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Dispute on Abdullah's Side Reportedly Delaying Cabinet Choices

Politicians close to Abdullah Abdullah, head of the High Council for National Reconciliation, reported a rift among political leaders on Abdullah’s side over cabinet appointments and the share of authority for provincial departments and deputy ministers’ posts in some ministries.

Abdullah’s team has been given a 50 percent share in the cabinet based on the political agreement, and he can introduce his picks for the posts.

The Presidential Palace said last week that their portion of the cabinet has been appointed and the list is ready to be sent to the parliament for a vote of confidence.

The parliament meanwhile will observe summer recess in two weeks, something that critics say will once again delay the cabinet appointments for another two months.

Sayed Ishaq Gailani, head of the National Solidarity Movement of Afghanistan and a supporter of Abdullah, said the rift among political leaders who are supporting Abdullah is one of the reasons behind the delay in the appointments of acting and nominee ministers in the cabinet.

“There are many volunteers for ministries and deputy ministers’ posts, but the seats are less; therefore, the doctor (Abdullah Abdullah) has some problems,” Gailani said.

The Presidential Palace said they are expecting Abdullah Abdullah to complete the list of his picks for ministries and send it to the Palace.

But some sources from Abdullah’s office said the list will be sent to the Presidential Palace in the near future.

The delay in cabinet appointments has been met with criticism from the public, critics and lawmakers who say it will not favor rule of law in the country.

“The five commissions of the parliament are working on documents of ministers and no nominee will be approved in contravention of the law,” said Mirza Mohammad Katawazi, the deputy speaker of the Wolesi Jirga, the lower house of the Afghan parliament.

Another key part of the Ghani-Abdullah political agreement was promoting Abdul Rashid Dostum to the rank of marshal, something that was expected to be done through a presidential decree, but it has not happened so far.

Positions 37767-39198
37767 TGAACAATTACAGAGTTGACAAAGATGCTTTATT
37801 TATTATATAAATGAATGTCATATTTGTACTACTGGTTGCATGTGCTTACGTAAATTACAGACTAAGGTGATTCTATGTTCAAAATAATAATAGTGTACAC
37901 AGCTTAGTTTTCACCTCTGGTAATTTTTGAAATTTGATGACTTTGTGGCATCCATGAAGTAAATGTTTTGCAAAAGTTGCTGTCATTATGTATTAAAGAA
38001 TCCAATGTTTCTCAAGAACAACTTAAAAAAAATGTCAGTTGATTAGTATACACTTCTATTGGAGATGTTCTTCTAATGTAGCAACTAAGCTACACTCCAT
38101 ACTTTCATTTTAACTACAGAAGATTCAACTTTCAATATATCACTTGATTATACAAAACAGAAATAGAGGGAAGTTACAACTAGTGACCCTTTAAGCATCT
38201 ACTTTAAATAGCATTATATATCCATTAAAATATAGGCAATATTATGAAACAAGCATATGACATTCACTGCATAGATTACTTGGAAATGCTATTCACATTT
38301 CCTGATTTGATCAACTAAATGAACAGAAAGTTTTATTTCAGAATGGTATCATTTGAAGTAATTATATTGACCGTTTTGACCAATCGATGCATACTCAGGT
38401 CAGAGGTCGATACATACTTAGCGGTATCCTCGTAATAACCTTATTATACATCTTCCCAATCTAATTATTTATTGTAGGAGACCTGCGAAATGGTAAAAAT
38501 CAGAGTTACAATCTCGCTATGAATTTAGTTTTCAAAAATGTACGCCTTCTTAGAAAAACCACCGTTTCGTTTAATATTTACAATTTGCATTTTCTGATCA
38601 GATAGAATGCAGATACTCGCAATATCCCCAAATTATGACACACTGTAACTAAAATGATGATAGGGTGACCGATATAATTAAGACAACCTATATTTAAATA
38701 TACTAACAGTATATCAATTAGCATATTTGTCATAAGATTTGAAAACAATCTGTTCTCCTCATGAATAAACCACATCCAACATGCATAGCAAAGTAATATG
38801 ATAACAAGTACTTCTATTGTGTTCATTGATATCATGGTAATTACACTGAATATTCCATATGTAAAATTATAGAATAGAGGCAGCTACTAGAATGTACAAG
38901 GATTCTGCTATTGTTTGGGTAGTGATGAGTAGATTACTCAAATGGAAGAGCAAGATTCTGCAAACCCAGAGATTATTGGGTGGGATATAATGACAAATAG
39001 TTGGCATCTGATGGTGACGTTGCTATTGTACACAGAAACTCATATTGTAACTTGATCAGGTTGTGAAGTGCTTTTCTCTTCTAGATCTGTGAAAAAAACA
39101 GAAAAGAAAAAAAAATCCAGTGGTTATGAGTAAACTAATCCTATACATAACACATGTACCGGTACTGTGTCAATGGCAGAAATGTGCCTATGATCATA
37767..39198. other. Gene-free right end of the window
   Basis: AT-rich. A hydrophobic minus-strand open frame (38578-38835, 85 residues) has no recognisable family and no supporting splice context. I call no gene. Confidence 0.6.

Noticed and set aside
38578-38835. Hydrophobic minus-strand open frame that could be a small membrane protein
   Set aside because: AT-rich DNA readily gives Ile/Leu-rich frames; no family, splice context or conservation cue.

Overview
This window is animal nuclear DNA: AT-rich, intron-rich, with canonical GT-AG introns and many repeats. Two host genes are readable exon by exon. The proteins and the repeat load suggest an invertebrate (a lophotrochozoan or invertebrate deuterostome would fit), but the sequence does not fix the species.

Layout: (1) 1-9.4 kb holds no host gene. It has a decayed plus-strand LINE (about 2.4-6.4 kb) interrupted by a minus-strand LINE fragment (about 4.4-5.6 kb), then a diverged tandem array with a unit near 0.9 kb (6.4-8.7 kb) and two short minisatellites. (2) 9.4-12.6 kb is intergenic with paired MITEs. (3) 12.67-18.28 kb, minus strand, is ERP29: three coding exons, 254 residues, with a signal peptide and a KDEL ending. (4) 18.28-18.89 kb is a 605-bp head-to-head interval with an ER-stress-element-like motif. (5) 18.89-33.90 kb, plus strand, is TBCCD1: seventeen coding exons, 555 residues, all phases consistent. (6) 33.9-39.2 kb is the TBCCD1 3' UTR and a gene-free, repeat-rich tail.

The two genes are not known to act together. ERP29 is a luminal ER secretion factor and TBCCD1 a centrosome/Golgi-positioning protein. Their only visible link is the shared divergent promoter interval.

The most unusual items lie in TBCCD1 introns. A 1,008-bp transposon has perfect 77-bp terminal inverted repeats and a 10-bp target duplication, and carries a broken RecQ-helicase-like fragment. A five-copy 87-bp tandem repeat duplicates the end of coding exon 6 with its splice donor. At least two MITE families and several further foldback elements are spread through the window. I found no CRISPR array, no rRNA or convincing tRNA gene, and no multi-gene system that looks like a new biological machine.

Dostum was recently seen in photos sowing wheat in a farmer's field in Khwaja Do Koh district in the northern province of Jawzjan along with his bodyguards and locals.

Dispute on Abdullah's Side Reportedly Delaying Cabinet Choices

But sources from Abdullah’s office said a list of their picks will be sent to the Presidential Palace in the near future.

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Politicians close to Abdullah Abdullah, head of the High Council for National Reconciliation, reported a rift among political leaders on Abdullah’s side over cabinet appointments and the share of authority for provincial departments and deputy ministers’ posts in some ministries.

Abdullah’s team has been given a 50 percent share in the cabinet based on the political agreement, and he can introduce his picks for the posts.

The Presidential Palace said last week that their portion of the cabinet has been appointed and the list is ready to be sent to the parliament for a vote of confidence.

The parliament meanwhile will observe summer recess in two weeks, something that critics say will once again delay the cabinet appointments for another two months.

Sayed Ishaq Gailani, head of the National Solidarity Movement of Afghanistan and a supporter of Abdullah, said the rift among political leaders who are supporting Abdullah is one of the reasons behind the delay in the appointments of acting and nominee ministers in the cabinet.

“There are many volunteers for ministries and deputy ministers’ posts, but the seats are less; therefore, the doctor (Abdullah Abdullah) has some problems,” Gailani said.

The Presidential Palace said they are expecting Abdullah Abdullah to complete the list of his picks for ministries and send it to the Palace.

But some sources from Abdullah’s office said the list will be sent to the Presidential Palace in the near future.

The delay in cabinet appointments has been met with criticism from the public, critics and lawmakers who say it will not favor rule of law in the country.

“The five commissions of the parliament are working on documents of ministers and no nominee will be approved in contravention of the law,” said Mirza Mohammad Katawazi, the deputy speaker of the Wolesi Jirga, the lower house of the Afghan parliament.

Another key part of the Ghani-Abdullah political agreement was promoting Abdul Rashid Dostum to the rank of marshal, something that was expected to be done through a presidential decree, but it has not happened so far.

Dostum was recently seen in photos sowing wheat in a farmer's field in Khwaja Do Koh district in the northern province of Jawzjan along with his bodyguards and locals.

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